Breathlessness (aka dyspnea) is difficult to manage in palliative care.
Researchers in the UK reviewed and ranked the most effective nonpharmacological strategies.
First, the details.
Evidence supports their use in breathlessness
Facial cooling, by handheld fan
Mobility aids (eg, rollators/walkers)
Neuromuscular electrical stimulation
Need definition and further research
Pacing and positioning
Anxiety reduction techniques and carer support act indirectly in chronic disease management and are applicable for breathlessness.
Exercise is an established strategy in both respiratory and other chronic diseases to maintain fitness (which reduces breathlessness) and increase psychological well-being.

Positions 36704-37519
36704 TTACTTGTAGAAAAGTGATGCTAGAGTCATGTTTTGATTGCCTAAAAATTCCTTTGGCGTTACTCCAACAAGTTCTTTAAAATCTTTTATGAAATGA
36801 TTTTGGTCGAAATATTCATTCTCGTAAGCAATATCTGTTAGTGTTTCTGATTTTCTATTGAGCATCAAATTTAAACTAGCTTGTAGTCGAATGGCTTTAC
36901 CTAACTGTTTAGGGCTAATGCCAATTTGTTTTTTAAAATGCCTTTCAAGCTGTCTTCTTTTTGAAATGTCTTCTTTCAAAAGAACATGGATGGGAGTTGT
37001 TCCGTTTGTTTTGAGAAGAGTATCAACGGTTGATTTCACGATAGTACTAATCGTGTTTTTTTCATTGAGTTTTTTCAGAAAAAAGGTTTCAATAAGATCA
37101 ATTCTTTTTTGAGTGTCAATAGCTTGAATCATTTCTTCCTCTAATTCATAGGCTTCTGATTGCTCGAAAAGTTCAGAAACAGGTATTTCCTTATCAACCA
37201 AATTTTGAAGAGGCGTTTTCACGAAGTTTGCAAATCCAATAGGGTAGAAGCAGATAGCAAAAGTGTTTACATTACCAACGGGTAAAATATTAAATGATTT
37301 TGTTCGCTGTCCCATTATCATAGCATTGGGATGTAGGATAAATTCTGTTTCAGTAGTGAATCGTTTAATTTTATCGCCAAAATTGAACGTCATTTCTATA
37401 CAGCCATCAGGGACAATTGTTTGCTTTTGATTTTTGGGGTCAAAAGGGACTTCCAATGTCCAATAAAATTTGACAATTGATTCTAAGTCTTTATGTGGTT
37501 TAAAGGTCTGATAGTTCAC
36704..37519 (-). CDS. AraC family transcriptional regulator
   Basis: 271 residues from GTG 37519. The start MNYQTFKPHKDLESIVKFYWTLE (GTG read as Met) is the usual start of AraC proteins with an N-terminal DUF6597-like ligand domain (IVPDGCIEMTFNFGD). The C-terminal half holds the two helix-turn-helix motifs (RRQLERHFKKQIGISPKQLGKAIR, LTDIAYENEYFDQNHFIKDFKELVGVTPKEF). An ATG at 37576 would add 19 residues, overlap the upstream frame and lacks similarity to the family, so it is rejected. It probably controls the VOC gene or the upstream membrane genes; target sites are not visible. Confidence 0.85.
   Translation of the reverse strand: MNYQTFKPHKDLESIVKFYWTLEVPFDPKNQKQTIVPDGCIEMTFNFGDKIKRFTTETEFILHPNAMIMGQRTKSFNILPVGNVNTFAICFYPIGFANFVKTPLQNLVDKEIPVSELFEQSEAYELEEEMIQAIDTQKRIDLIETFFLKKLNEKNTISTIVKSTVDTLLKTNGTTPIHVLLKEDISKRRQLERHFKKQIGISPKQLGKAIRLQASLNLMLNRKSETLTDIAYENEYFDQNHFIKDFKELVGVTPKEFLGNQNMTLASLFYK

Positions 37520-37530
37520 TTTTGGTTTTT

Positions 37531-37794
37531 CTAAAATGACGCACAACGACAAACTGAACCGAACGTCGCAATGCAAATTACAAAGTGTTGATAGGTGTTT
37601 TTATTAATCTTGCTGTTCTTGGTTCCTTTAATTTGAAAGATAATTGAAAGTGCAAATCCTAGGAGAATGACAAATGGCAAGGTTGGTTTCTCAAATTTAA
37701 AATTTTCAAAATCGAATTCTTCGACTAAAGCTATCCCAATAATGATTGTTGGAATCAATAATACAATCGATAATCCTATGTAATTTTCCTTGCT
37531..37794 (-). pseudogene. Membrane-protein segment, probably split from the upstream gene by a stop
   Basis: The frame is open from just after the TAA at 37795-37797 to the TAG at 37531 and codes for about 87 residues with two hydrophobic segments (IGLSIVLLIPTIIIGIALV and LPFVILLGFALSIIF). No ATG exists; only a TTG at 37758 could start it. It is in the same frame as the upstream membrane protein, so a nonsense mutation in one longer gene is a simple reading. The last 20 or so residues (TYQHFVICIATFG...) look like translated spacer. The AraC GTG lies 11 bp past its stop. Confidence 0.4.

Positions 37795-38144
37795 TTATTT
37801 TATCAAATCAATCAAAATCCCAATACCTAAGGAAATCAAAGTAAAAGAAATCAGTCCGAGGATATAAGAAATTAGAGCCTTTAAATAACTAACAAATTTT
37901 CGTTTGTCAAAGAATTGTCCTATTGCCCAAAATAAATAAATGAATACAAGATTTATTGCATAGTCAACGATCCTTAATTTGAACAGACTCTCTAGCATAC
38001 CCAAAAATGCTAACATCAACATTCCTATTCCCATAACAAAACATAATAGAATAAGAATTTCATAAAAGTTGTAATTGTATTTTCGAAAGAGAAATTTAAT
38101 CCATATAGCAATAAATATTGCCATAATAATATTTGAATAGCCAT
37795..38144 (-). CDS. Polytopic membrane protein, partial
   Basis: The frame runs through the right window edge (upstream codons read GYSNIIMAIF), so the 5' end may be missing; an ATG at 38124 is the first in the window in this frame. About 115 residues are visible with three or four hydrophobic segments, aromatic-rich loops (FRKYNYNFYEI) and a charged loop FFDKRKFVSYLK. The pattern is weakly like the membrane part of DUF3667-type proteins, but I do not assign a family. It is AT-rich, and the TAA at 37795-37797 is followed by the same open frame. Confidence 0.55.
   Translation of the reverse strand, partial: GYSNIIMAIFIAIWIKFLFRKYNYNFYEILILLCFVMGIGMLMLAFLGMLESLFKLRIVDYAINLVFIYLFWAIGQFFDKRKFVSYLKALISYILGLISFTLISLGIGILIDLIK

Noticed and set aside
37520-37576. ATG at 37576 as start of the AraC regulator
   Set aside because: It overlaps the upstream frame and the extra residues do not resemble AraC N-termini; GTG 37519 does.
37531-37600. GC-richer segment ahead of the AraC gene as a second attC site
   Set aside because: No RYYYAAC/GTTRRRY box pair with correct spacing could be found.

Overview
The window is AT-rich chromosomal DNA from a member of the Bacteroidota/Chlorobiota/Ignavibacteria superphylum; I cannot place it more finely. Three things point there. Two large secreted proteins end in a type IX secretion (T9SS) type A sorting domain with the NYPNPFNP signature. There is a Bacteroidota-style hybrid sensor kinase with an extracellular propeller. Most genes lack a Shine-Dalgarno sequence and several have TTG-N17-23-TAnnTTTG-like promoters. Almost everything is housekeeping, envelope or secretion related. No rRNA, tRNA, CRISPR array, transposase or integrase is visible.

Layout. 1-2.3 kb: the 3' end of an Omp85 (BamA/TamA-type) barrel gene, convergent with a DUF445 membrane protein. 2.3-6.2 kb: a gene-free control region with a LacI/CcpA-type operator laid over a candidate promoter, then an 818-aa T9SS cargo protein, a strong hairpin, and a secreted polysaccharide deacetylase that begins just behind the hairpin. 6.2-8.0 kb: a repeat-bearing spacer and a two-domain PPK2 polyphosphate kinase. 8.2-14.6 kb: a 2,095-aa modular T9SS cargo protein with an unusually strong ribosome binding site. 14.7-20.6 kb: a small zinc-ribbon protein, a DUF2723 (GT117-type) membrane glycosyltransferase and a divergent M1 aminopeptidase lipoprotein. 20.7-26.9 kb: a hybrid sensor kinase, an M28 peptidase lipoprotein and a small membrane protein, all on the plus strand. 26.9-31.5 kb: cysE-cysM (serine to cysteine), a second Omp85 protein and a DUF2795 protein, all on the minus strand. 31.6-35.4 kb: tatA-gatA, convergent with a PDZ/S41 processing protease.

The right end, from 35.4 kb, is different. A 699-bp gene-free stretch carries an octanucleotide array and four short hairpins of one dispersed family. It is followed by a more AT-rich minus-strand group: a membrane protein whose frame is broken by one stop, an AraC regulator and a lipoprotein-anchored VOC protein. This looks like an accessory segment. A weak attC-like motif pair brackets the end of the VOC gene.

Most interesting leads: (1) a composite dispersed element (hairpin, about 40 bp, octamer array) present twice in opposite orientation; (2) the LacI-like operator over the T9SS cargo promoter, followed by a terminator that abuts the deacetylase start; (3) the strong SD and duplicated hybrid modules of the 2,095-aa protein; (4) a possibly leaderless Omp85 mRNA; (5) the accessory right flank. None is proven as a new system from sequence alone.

The bottom line?
The authors concluded, “All patients with breathlessness should learn appropriate nonpharmacological interventions.”
“Some can be taught by clinicians without specialist training, but others require specialist skills and high levels of engagement by cognitively intact and highly motivated people.”
Respiratory muscle weakness is not an uncommon finding in palliative care. It can be found in various forms of neuromuscular disease such as myasthenia gravis, multiple sclerosis, or amyotrophic lateral sclerosis; with metabolic derangements such as hypokalemia or hypophosphatemia; in cases of malnutrition or ataxia; and in critical illness neuropathy.
John Russo, Jr., PharmD, is president of The MedCom Resource, Inc. Previously, he was senior vice president of medical communications at www.Vicus.com, a complementary and alternative medicine website.